David Stickler takes his dog, Brutus, out on a stand-up paddleboard regularly from Lovers Point, getting some exercise, enjoying the scenery and watching the wildlife. The calm, relatively windless morning of Wednesday, Aug. 10 were ideal conditions for a paddle, so Stickler and Brutus headed out as usual, facing the direction of Aptos across the bay.
When he was about 150 yards offshore, Stickler noticed the cormorants were behaving unusually, so he paused to watch—he's used to following birds to feeding frenzies where he might be able to see whales. "The way the cormorants fly, it's always very linear, like they are on a path and they know exactly where they're heading," Stickler says. "I started noticing that none were flying together—they were not circling, but turning in whirly, swoopy patterns, not flying like cormorants at all."
Then he noticed a figure dive under the front, left side of his board and his first thought was that it might be a small whale, or a very big dolphin. Then he saw a figure come from the back righthand side and hit his board, jostling his balance. He lost his paddle, and Stickler got down on hands and knees to keep his center of gravity low to stabilize the board for him and Brutus.
The shark bit down on the front right side of the board, and Stickler describes it tightened its grip and thrashed—but it wasn't until it released its grip that the board was tipped. He's not sure whether it was the shark's tail or maybe a more deliberate action that destabilized the board, but it flipped over, and Stickler and Brutus were in the water.
"I had to immediately get the board flipped, get myself on the board, then get my dog on the board," he says. "At that moment I was just kind of was hunkering down. I didn't know if it was going to come back, so I had to be strong and low, and by now my paddle was 30 yards away. I was not going to paddle with my hands and look like a seal—I wasn't about to put my hands in the water."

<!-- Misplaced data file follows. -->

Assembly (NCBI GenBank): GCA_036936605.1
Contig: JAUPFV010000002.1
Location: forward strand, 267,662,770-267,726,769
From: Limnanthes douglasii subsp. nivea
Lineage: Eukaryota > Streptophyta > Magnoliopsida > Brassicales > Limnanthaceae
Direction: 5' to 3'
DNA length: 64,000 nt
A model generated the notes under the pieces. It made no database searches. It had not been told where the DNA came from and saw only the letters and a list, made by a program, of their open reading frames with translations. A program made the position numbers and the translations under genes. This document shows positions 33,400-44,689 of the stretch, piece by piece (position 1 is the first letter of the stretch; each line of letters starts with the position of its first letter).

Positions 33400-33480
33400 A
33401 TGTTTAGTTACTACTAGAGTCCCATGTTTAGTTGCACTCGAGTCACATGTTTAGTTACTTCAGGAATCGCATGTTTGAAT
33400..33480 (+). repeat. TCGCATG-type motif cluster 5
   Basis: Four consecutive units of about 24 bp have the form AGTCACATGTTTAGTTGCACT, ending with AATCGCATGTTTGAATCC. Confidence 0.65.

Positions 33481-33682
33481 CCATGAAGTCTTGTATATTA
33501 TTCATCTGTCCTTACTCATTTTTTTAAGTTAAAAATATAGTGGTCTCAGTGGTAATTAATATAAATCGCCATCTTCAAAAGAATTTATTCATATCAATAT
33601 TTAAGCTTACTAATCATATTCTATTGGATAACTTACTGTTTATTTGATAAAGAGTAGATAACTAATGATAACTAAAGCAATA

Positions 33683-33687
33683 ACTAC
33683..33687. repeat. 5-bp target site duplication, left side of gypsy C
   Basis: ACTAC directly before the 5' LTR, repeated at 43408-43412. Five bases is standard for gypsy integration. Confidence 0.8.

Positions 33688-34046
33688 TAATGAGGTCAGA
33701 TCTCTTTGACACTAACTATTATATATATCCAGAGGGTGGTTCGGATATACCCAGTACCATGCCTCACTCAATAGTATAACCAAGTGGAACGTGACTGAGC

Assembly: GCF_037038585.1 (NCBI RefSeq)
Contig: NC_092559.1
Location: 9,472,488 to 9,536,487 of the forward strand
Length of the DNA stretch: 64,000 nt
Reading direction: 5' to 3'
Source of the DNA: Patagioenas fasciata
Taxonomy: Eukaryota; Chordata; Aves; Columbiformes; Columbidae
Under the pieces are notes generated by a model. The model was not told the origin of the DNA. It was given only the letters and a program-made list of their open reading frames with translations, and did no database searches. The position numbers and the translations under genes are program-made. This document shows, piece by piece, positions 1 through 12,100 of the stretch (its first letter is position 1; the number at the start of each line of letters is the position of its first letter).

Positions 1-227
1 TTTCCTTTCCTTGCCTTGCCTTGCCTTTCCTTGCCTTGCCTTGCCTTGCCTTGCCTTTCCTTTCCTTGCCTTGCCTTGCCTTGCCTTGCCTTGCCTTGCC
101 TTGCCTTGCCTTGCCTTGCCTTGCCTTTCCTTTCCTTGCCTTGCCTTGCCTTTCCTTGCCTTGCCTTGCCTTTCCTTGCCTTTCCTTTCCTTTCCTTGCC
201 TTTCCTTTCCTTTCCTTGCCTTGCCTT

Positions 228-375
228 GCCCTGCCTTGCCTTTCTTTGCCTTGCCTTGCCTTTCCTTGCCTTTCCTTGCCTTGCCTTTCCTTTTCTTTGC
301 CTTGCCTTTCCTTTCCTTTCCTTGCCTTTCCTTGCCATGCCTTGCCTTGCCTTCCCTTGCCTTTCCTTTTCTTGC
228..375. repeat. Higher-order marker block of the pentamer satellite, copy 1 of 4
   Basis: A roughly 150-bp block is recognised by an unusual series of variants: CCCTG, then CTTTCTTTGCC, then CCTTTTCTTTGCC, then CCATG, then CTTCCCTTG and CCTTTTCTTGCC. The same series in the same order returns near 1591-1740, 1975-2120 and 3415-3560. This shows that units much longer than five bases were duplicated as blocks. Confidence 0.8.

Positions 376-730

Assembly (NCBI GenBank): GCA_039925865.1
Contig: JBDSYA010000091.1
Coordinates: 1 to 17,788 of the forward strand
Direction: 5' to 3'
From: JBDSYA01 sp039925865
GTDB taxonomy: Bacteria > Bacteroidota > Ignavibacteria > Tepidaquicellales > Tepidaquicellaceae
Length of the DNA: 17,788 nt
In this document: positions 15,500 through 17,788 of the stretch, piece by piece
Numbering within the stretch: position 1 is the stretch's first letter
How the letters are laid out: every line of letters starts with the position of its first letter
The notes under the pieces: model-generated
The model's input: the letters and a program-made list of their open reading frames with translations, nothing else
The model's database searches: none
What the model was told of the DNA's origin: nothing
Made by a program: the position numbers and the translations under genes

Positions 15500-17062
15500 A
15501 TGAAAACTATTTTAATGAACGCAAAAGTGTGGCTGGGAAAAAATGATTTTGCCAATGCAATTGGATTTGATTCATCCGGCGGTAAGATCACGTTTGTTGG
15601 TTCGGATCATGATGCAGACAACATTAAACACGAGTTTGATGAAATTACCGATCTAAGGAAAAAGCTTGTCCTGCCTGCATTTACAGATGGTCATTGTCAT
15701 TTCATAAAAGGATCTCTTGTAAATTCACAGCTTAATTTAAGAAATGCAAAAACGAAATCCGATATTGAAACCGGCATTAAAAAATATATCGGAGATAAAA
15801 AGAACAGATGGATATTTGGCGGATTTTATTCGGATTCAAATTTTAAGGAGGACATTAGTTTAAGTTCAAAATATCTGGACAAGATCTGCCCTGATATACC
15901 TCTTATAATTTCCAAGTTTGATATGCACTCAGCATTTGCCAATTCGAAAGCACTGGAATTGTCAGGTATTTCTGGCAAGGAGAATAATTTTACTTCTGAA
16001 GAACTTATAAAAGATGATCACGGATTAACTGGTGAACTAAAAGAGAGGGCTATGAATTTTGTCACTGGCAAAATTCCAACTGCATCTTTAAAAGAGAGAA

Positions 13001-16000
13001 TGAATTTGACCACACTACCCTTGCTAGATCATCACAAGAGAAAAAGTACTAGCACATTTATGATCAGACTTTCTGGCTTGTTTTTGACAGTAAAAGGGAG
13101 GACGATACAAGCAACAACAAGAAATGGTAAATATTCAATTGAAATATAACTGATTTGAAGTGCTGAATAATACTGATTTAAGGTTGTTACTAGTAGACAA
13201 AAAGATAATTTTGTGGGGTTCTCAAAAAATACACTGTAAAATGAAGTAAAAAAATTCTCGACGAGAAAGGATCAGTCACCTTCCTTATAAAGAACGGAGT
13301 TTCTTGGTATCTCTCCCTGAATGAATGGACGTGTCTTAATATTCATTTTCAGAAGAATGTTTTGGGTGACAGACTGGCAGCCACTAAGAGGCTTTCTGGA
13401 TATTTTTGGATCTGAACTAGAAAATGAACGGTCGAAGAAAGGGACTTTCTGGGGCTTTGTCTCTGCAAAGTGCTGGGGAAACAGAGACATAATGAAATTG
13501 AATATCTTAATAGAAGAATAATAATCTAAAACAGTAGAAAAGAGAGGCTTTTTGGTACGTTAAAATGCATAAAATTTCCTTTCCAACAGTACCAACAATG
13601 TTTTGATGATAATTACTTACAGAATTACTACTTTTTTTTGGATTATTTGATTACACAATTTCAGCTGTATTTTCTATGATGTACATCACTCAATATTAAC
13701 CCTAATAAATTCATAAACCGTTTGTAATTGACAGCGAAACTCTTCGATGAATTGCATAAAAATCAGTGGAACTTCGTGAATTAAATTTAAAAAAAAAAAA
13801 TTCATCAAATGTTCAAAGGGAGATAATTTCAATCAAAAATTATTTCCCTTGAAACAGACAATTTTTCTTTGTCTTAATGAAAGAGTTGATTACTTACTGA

That's when Stickler heard a relatively nearby whale watching boat captain get on a loudspeaker and ask if he needed help—they'd seen a commotion. Stickler waved them over, and the captain escorted him back to his paddle so that he could comfortably paddle back to shore.
The group on the private boat tour, Stickler says, was about a dozen Buddhists, gathered in a circle in prayer. "They just gathered and I saw them all praying for me—that was the most amazing blessing," he says. "That's who is watching me go to safety."
Stickler, who lives in Pacific Grove, spent time living in a Tibetan village studying Buddhism and Bon Shamanism. He now teaches movement and yoga.
Stickler paddles a large 11-foot-8-inch board, and estimates the shark was about the same size. Pacific Grove Police kept his board for a follow-up investigation for Department of Fish and Wildlife officials to collect DNA and analyze the bite marks, and they will then return the board to him.
In keeping with California State Parks protocol, Pacific Grove PD closed Lovers Point and coastal access up to the Sea Palm turnout until at least Saturday, Aug. 13.
It's the second shark incident at Lovers Point this summer. On June 22, a similarly warm, calm Wednesday, Steve Bruemmer was swimming when he was bitten by a great white shark. Bruemmer was rescued and is continuing to recover from his injuries and regain mobility in his legs.
Sharks are always in these waters, but human-shark encounters remain rare.
Stickler says he'll get back on his board, but probably not until the warmer-than-typical water cools down again. He was last out on his board the day before Bruemmer was bitten, and then again today, Aug. 10—when his own board was bitten.
"I just feel very alive, very grateful, and the buzzing energy of a mild shock," he says.
As for Brutus, who is used to getting into the ocean for a swim, Stickler says he was clearly terrified that something dangerous was happening, but by the time they got back to the beach, Brutus was overcome by cuddles and affection from the people on shore.